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From the June 2014 Conservationist

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Photo: John Bulmer (header image); camping image provided by Eileen Stegemann

Back Trails

The Joy of Camping

By Eileen Stegemann

I grew up camping. Not the kind of camping you do today, with all the high-tech gear and comfortable equipment, but the kind with the heavy canvas tent that you swore weighed 200 pounds and took four adults almost an hour to set up! The poles alone required an engineering degree to assemble, and the process of setting it up was reminiscent of erecting a circus tent. Needless to say, once our home away from home was up, we'd stay put for awhile, free to explore the wonders of Mother Nature.

It's not that my parents were real outdoorsy people who loved to hike and camp, it's just that with a large family, camping was the affordable way to travel and vacation. And travel we did. Every summer we'd take a two- to three-week vacation to "See America" as my parents called it. We'd travel from campground to campground, exploring national historic sites in between-part of the educational experience according to my folks. But for me, the joy was in exploring the campgrounds: capturing lizards, stalking wildlife (usually chipmunks and squirrels), and collecting rocks to add to my growing collection. It was a child's dream.

An adult and several children in front of a tent and cooking implement

One year, we drove to Yellowstone National Park via New Orleans-just a tad out of the way from our starting point in New Jersey, but my father wanted to fit in a visit with my grandparents. Honestly, it's amazing we survived. Imagine 11 people traveling 5,400 miles in one station wagon. Back then you didn't have to wear seat belts, so the six youngest (me included) sat in the "way back." Let's just say, it wasn't always amicable.

When I was in fifth grade, my parents replaced the huge canvas tent with a pop-up. The set-up was a breeze, and it had all the modern conveniences: a stove, sink, refrigerator, table, and beds. As a kid, it was great: a traveling home from which you could still explore campgrounds.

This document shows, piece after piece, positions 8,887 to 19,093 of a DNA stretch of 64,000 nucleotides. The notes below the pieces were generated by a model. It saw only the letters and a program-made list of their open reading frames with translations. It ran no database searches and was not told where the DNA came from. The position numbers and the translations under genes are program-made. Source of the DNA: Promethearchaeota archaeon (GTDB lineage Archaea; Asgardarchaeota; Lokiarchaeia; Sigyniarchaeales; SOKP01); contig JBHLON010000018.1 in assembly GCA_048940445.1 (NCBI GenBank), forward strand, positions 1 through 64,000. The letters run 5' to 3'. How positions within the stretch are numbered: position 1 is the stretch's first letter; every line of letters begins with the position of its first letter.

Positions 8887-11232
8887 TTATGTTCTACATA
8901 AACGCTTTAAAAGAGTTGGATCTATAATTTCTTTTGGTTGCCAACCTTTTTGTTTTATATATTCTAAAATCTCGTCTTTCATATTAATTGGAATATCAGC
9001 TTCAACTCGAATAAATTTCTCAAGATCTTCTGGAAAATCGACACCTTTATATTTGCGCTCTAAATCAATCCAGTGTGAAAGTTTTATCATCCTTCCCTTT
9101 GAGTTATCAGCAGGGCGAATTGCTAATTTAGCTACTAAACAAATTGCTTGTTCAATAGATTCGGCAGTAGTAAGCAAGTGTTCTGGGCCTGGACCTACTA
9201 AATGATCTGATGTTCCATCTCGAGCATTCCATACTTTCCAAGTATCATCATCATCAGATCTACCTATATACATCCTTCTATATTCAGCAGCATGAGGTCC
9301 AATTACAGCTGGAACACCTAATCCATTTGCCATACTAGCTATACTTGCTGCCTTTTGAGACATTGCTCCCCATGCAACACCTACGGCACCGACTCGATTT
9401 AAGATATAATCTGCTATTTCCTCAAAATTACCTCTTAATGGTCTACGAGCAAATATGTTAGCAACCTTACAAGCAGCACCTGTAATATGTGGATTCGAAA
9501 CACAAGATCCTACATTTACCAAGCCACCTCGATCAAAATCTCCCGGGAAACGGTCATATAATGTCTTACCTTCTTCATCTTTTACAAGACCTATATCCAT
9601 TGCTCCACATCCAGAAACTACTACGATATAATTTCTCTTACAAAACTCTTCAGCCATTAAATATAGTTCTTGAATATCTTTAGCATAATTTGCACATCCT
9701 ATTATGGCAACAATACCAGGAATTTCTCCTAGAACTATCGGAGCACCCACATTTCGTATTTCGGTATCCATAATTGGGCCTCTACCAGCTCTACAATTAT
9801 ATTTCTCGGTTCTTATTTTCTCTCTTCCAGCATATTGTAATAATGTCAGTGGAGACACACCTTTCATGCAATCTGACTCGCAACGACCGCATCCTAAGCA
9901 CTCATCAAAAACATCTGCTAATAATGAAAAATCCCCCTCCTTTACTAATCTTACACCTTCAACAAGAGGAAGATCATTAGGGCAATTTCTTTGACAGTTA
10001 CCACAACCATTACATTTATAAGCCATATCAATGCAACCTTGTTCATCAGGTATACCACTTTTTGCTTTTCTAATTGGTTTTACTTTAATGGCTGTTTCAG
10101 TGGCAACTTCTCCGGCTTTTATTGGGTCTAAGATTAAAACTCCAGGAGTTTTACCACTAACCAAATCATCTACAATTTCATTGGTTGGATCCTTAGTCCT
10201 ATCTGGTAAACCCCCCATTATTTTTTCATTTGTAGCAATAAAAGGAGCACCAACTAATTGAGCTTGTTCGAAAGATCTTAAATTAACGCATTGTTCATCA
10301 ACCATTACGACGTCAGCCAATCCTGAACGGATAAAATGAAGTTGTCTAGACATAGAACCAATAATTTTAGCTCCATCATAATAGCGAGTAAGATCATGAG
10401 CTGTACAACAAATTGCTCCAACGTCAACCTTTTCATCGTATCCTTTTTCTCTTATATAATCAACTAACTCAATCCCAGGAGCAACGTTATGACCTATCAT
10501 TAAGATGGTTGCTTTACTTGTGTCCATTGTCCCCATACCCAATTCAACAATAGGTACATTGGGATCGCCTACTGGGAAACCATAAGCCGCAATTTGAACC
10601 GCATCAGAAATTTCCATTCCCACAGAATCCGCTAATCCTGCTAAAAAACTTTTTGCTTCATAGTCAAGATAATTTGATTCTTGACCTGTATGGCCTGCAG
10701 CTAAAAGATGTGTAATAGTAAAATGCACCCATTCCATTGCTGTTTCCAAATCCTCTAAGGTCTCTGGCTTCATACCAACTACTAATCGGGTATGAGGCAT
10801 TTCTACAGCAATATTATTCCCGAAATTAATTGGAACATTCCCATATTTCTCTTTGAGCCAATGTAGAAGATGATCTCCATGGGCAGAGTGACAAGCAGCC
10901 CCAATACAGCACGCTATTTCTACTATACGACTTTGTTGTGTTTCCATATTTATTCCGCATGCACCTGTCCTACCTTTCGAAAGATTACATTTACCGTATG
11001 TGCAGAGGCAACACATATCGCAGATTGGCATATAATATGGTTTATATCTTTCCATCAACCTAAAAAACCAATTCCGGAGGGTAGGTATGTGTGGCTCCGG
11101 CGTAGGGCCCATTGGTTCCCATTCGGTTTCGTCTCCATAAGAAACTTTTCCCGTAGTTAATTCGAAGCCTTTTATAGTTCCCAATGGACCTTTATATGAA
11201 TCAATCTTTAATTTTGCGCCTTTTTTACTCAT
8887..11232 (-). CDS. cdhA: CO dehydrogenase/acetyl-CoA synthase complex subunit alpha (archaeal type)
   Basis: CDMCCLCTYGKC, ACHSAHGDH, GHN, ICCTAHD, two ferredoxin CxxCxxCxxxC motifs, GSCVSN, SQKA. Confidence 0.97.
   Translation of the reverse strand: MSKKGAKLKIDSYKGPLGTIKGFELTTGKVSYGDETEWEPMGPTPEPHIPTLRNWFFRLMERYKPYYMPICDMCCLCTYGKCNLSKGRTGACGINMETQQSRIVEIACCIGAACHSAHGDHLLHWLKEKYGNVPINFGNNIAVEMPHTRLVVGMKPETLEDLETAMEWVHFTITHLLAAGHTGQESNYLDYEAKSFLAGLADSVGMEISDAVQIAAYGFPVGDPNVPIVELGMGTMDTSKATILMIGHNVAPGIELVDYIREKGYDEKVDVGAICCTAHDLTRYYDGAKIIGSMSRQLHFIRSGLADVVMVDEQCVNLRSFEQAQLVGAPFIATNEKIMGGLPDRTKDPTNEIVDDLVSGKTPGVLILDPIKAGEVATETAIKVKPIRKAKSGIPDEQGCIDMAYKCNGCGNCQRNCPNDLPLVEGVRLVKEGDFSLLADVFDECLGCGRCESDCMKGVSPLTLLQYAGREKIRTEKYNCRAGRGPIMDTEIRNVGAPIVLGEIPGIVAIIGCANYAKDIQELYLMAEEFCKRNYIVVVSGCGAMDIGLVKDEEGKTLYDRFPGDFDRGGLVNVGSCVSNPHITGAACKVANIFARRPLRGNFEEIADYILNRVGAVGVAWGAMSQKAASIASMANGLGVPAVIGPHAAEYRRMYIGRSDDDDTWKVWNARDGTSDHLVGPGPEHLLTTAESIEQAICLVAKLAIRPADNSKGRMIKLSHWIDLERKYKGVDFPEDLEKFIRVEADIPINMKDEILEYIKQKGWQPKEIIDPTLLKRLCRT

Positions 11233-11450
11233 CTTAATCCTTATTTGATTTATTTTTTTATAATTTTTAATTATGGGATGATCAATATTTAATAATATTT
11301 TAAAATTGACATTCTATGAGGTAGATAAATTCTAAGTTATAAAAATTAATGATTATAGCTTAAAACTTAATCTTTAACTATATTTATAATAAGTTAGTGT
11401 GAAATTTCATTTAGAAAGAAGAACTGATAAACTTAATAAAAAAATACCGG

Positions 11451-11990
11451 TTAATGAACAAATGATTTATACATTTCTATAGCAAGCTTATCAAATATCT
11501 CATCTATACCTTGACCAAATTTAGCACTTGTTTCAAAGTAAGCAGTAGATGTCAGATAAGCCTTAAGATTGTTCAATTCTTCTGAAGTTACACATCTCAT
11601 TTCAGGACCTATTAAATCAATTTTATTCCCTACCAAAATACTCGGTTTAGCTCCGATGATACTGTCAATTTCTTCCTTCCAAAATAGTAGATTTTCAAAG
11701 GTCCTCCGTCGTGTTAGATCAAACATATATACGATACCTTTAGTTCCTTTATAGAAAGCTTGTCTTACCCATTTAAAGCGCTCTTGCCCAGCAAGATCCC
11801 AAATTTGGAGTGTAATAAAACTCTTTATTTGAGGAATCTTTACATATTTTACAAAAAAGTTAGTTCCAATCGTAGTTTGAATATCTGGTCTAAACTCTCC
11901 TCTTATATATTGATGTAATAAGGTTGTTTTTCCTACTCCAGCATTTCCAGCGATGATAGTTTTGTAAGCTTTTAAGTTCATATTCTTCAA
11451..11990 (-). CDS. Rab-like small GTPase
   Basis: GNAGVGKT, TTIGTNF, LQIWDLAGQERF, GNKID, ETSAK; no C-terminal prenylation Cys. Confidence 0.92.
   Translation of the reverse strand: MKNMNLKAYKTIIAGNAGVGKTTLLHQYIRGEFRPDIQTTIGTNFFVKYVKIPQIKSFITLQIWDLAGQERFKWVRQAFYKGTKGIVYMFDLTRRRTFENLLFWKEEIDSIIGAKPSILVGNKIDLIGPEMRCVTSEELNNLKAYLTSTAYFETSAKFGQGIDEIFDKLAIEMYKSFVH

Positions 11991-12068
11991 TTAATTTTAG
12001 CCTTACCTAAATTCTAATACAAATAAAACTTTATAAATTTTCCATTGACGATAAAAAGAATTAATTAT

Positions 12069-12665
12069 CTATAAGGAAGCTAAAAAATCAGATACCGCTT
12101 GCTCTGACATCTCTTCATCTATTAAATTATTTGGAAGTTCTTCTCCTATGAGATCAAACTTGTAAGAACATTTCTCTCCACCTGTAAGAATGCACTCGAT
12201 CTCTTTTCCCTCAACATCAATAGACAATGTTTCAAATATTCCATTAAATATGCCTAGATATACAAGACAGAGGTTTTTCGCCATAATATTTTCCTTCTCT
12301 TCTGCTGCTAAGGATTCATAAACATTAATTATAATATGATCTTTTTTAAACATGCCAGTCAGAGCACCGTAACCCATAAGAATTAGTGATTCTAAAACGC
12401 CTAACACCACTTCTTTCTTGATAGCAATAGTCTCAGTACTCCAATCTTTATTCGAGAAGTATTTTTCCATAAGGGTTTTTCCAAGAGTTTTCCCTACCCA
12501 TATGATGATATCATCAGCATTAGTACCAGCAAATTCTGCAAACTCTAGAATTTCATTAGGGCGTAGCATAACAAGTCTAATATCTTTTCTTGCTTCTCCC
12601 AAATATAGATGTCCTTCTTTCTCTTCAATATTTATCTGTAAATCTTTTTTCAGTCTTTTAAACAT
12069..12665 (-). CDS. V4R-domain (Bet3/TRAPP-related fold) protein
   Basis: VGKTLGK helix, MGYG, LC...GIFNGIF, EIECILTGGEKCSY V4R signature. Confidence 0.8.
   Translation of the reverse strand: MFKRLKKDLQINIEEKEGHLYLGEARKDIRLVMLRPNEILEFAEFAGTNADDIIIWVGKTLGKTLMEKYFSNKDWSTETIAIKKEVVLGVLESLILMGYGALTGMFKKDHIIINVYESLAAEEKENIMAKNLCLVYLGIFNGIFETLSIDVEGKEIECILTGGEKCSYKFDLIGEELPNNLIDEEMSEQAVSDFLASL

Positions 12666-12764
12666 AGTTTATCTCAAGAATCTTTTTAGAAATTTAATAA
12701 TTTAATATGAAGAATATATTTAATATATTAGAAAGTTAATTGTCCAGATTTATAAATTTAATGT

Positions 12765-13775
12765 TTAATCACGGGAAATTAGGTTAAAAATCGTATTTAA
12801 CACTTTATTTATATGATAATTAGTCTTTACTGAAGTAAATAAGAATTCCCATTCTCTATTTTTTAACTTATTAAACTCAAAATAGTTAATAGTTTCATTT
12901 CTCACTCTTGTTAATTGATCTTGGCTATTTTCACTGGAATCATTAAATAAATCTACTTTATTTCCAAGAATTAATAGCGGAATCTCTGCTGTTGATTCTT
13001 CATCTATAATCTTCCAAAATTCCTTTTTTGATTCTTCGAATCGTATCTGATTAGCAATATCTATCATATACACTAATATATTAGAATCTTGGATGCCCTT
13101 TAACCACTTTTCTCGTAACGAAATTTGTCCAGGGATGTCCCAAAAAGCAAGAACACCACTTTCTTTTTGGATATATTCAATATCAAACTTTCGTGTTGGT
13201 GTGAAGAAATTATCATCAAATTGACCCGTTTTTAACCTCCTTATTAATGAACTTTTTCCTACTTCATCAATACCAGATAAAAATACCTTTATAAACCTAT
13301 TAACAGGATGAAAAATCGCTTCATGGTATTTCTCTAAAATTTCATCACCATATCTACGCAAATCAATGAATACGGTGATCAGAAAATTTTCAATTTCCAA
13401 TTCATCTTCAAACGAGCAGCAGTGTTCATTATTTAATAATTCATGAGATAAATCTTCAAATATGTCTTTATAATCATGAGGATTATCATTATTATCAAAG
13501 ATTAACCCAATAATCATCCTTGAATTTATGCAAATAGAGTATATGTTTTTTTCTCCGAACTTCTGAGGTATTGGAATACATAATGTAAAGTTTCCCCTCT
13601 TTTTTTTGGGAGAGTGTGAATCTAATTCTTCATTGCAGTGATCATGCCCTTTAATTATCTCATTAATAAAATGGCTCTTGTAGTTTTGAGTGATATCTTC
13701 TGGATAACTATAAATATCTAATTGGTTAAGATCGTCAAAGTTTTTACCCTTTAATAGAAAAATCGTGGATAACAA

During college, I was introduced to back-country camping. While I found hiking with all my gear a challenge, I loved camping in the wilderness. For the next decade, my husband and I camped a lot. Much of it was done in the Adirondacks, but we also stayed in numerous state and national parks, and even camped above the Arctic Circle.

When kids came along, we traded in our small pup-tent for a six-person dome tent and primarily stayed at campgrounds. Car-camping, where you could bring lots of gear and baby paraphernalia (including a porta-crib) became our new norm. Most times we'd go with friends, which made the experience all the more fun. The kids would head off together to explore the surrounding woods, collect frogs, and pick out sticks to toast marshmallows with. If the weather was bad, we'd hop in the car and head into the nearest town to see the sights and catch a meal. (Cooking in the rain is not as much fun as you might think.)

Two of our favorite family camping spots were DEC's Buck Pond and Indian Lake Campgrounds. With its small sandy beach, Buck Pond was especially great when the kids were young. Often we'd bring our canoes along and paddle and fish in the surrounding areas. As the kids got older, we spent more time at Indian Lake, where we'd pack everything into canoes and paddle out to a remote water site. We were often serenaded by loons, and were even treated to the northern lights on one occasion.

Camping was an integral part of our family life, but I have to confess that it's been about ten years since I last camped: older children, busier lives, and if I'm being totally honest, reaching the age where my body protests sleeping on the ground. But I know this is only a temporary hiatus from camping, and in fact my husband and I have plans when we retire to get a small camper, travel from park to park, and "See America."

I guess sometimes life does come full-circle.

Eileen Stegemann is assistant editor of Conservationist.